For example, hematopoietic stem cells (HSCs) are blood-forming stem cells giving rise to different types of blood cells such as white blood cells, platelets, and red blood cells. However, they can’t generate muscle, heart, brain cells, or any other cell aside from blood cells.
Tissue-specific stem cells function to maintain the health of tissues and organs, fight inflammation, and repair damaged cells. Studies on adult stem cells have increased knowledge about how aging occurs and what goes on in the body during an illness.
Induced pluripotent stem cells
Induced pluripotent stem cells (iPS) are modified stem cells created by converting adult stem cells into embryonic-like stem cells. Like their prototype, iPS cells can give rise to all the cell types in the body. However, they are completely different from the typical embryonic stem cells.
IPS cells are important in research to help scientists learn more about normal human development, the onset of various diseases, and their progression patterns. They are also helpful in testing the quality and efficacy of new drugs.
Is It Worth Trying Stem Cell Therapy?
Whether you’re looking into leukemia stem cell treatment, stem cell treatment for MS, or some other disease, stem cell therapy has been adopted to treat a variety of medical conditions. The benefits of each type of stem cell have been stated above, but here is a list of the various benefits that stem cell therapy provides:
- Stem cells have promoted the understanding of diseases, their progression, and how to cure them.
- Through stem cell therapy, which is a kind of regenerative medicine, there is a cure or relief for several chronic health conditions.
- In some conditions, stem cells can be administered to relieve chronic pain without getting prescription pills or having surgery.
- Stem cells are used to test drugs for quality and efficacy before being administered to live animals and humans.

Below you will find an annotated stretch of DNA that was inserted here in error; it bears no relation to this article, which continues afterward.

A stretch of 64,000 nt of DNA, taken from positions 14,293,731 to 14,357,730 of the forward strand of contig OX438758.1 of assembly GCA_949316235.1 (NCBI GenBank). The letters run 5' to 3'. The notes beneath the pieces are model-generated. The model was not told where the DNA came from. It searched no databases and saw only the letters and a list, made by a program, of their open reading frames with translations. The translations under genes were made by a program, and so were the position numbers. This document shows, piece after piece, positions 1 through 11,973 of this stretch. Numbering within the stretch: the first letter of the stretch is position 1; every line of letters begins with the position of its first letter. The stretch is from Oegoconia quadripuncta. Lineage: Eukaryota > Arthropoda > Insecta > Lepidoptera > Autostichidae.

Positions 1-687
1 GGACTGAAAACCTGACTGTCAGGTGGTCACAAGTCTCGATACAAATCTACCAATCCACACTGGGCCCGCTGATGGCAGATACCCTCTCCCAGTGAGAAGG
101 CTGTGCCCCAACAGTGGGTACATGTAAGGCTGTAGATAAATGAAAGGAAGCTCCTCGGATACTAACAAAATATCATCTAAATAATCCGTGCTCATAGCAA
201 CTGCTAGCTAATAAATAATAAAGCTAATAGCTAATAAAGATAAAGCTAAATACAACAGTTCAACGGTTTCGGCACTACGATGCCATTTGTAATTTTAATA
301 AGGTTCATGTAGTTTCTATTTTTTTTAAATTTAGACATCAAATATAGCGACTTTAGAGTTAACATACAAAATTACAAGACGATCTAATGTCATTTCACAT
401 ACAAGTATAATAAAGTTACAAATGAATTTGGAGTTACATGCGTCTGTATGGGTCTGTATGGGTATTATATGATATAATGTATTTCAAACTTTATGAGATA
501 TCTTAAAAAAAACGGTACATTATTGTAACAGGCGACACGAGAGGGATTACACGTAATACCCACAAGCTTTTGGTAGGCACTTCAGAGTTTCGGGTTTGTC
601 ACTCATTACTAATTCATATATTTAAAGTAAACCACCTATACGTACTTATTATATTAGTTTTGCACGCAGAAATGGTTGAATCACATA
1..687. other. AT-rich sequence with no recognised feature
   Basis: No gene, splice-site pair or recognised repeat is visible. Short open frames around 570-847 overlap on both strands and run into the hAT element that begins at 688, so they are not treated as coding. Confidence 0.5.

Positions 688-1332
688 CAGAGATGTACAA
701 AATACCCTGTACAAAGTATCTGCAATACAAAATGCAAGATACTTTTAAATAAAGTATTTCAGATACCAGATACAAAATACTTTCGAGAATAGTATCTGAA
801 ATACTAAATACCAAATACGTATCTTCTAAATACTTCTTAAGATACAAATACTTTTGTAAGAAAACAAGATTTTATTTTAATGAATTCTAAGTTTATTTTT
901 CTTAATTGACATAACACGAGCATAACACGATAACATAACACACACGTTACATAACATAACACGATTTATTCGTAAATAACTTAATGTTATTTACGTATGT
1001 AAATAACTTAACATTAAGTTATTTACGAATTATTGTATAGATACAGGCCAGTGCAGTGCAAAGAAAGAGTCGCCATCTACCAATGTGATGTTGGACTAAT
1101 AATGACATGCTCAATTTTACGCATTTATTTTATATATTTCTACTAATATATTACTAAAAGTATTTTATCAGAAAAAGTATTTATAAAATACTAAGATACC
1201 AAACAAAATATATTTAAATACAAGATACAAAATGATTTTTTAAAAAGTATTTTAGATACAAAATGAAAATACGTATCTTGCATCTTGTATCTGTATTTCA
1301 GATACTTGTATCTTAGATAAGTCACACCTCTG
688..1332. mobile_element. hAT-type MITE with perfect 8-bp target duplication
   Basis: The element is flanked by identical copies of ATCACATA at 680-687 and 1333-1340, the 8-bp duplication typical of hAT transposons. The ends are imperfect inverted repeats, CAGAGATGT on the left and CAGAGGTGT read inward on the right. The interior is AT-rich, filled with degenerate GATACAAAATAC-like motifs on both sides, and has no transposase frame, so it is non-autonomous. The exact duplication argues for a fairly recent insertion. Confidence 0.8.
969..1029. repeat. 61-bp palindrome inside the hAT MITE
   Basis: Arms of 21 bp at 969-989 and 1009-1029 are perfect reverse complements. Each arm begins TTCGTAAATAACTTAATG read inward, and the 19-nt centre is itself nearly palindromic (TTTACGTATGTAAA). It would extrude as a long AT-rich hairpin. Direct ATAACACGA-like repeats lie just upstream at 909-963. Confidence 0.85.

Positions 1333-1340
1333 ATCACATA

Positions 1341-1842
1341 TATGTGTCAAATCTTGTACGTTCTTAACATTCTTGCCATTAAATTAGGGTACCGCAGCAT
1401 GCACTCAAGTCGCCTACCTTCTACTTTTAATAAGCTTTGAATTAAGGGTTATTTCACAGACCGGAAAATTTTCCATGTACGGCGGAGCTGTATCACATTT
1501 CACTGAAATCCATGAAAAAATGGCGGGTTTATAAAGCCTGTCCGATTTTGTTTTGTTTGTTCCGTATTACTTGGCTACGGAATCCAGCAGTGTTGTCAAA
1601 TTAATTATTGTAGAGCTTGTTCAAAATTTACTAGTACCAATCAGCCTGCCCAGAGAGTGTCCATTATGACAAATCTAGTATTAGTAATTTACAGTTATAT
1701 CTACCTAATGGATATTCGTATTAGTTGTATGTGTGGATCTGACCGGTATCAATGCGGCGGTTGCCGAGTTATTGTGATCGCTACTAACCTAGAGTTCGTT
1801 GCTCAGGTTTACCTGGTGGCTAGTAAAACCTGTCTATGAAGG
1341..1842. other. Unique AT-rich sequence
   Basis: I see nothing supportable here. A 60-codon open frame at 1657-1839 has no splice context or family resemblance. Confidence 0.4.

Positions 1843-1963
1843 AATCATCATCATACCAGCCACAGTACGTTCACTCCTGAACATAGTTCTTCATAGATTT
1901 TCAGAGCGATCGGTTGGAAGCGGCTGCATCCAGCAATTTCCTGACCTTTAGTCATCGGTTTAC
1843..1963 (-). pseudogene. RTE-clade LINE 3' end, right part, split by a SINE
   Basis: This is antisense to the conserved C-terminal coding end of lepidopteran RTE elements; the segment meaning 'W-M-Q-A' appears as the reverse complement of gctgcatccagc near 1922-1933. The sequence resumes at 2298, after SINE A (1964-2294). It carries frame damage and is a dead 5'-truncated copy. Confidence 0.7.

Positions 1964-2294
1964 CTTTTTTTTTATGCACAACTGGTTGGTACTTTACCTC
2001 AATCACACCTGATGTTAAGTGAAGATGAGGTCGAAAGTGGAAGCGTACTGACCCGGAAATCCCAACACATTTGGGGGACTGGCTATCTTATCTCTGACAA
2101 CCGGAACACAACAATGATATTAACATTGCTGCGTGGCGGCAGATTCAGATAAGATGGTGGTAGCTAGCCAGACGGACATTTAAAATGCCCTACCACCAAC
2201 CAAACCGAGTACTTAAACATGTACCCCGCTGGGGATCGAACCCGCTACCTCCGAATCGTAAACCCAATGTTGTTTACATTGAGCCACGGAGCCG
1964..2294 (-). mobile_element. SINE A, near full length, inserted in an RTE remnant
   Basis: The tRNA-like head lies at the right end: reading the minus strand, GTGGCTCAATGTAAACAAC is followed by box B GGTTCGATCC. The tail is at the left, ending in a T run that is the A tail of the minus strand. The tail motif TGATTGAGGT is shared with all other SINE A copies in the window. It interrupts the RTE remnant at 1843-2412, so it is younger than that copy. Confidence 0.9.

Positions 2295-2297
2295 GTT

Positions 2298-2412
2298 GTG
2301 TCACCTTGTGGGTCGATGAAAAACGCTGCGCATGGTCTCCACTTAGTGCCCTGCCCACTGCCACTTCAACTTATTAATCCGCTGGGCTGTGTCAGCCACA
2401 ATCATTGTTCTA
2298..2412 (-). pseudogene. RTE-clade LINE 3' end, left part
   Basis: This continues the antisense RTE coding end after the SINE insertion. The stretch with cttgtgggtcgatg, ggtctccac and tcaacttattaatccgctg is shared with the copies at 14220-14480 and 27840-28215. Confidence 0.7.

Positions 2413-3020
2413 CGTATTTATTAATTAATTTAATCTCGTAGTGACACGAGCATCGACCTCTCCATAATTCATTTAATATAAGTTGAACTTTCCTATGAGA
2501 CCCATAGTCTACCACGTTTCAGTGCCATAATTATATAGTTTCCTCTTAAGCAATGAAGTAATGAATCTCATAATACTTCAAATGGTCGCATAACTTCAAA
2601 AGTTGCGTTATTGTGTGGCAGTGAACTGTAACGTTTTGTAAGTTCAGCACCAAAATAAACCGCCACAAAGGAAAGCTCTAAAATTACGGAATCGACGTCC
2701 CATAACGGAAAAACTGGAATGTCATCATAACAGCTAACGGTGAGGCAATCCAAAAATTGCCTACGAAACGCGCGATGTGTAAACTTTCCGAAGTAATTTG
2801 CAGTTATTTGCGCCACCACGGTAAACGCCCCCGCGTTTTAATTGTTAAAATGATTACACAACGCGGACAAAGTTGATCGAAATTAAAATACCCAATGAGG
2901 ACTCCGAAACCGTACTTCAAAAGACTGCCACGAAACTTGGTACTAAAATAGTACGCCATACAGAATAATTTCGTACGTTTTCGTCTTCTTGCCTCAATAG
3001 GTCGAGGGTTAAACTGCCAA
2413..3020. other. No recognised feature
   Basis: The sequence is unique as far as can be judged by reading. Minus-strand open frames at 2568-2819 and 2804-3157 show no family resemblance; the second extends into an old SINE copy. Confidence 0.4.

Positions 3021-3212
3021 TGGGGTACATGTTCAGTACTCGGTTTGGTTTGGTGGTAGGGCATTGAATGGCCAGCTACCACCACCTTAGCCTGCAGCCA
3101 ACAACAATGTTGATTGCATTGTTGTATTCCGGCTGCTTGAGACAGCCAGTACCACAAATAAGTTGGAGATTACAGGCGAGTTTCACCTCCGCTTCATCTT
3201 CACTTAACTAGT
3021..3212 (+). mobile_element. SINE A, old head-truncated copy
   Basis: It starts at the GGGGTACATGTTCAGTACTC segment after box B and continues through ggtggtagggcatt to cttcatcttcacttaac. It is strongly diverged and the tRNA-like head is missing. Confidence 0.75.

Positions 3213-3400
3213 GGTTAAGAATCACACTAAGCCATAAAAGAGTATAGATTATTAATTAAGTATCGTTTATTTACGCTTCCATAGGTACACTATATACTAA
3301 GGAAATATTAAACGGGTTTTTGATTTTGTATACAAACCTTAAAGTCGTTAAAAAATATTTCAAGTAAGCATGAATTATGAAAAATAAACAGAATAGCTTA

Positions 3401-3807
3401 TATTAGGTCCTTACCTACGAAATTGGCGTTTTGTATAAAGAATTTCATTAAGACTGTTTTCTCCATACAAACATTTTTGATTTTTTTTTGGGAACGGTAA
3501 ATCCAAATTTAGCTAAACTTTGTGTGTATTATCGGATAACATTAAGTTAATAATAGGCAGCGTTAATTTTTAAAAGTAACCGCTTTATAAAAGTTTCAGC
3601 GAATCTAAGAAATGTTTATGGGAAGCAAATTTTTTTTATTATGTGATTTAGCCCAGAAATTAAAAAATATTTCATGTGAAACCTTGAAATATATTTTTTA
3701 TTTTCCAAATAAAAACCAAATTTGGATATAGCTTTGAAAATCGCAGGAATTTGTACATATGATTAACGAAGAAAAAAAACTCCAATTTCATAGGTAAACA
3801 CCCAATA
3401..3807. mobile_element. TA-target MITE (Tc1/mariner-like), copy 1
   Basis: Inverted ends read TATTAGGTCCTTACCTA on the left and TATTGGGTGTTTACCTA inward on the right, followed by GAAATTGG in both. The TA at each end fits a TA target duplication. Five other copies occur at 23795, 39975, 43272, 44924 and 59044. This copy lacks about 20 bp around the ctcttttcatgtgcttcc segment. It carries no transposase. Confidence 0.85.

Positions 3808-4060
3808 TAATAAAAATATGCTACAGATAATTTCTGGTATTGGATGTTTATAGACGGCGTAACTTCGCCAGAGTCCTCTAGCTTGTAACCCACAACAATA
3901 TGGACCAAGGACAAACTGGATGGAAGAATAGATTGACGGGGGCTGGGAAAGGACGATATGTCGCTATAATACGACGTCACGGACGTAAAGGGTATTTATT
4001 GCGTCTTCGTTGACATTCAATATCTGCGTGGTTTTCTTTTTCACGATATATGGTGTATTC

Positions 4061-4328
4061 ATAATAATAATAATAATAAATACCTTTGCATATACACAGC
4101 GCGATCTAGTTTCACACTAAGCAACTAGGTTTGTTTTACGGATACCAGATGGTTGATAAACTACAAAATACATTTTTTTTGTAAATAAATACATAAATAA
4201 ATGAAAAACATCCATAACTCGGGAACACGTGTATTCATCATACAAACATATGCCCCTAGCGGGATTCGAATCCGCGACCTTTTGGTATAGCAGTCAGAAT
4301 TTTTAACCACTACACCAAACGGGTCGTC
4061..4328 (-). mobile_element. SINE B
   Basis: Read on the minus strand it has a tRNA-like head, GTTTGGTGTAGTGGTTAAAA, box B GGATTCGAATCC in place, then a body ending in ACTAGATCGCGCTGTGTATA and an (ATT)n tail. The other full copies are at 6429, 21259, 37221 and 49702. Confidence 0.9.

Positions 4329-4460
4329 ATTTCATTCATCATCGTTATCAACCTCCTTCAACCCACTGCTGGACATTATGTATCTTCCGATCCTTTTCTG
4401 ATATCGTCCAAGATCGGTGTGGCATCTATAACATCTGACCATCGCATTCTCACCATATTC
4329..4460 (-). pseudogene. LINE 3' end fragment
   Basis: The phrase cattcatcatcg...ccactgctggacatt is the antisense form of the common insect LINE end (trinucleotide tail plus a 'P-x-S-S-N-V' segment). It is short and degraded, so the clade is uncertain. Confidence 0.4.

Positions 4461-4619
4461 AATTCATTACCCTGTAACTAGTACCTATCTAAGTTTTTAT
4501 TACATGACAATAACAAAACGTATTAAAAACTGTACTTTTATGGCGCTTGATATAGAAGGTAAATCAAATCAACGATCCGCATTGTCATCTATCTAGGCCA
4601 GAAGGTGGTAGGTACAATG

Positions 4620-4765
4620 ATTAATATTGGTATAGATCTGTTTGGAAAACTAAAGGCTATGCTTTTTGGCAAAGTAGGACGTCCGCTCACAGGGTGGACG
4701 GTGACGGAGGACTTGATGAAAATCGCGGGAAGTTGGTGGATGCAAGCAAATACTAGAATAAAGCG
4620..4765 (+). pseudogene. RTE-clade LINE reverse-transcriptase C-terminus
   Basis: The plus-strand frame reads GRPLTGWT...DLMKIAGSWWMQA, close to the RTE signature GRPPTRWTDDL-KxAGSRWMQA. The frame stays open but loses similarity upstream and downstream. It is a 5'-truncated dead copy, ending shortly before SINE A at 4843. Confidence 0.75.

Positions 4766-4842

The risks associated with stem cell therapy are:
- Cell rejection by the host’s body is a concern, but this becomes less if the patient’s own cells are used in the procedure.
- Concerns regarding the safety and nontoxic engraftment, transplantation, and long-term survival of stem cells.
The healing properties of stem cells make it possible to treat or manage some medical conditions with the low risk or absence of side effects and adverse reactions. Alongside this, many stem cell trials are still ongoing to confirm their efficacy and develop guidelines.
Where To Get Qualified Stem Cell Treatment?
Stem cell therapy is still not approved in some countries, so you need to know if this method is legal in the country you are going to be treated. To get a qualified stem cell treatment, you need to visit an accredited and licensed center. You can check out this registered Swiss Medica stem cells clinic.
Ensure you go through the necessary details like pricing, patient reviews, facilities in the center, and the expertise of the medical professionals. The medical team should have sufficient experience in stem cell therapy, as that means they’re experienced in administering stem cell treatments as specialists in regenerative medicine.
Through time, Stem cell therapy has been used to treat several medical conditions. The benefits are numerous. And the ‘threats,’ which are the risks associated with it, have been minimized due to much research. So yes, it’s worth going for stem cell treatment if you have a medical condition that can be treated with stem cell therapy. Do you think there is any threat related to stem cell treatment?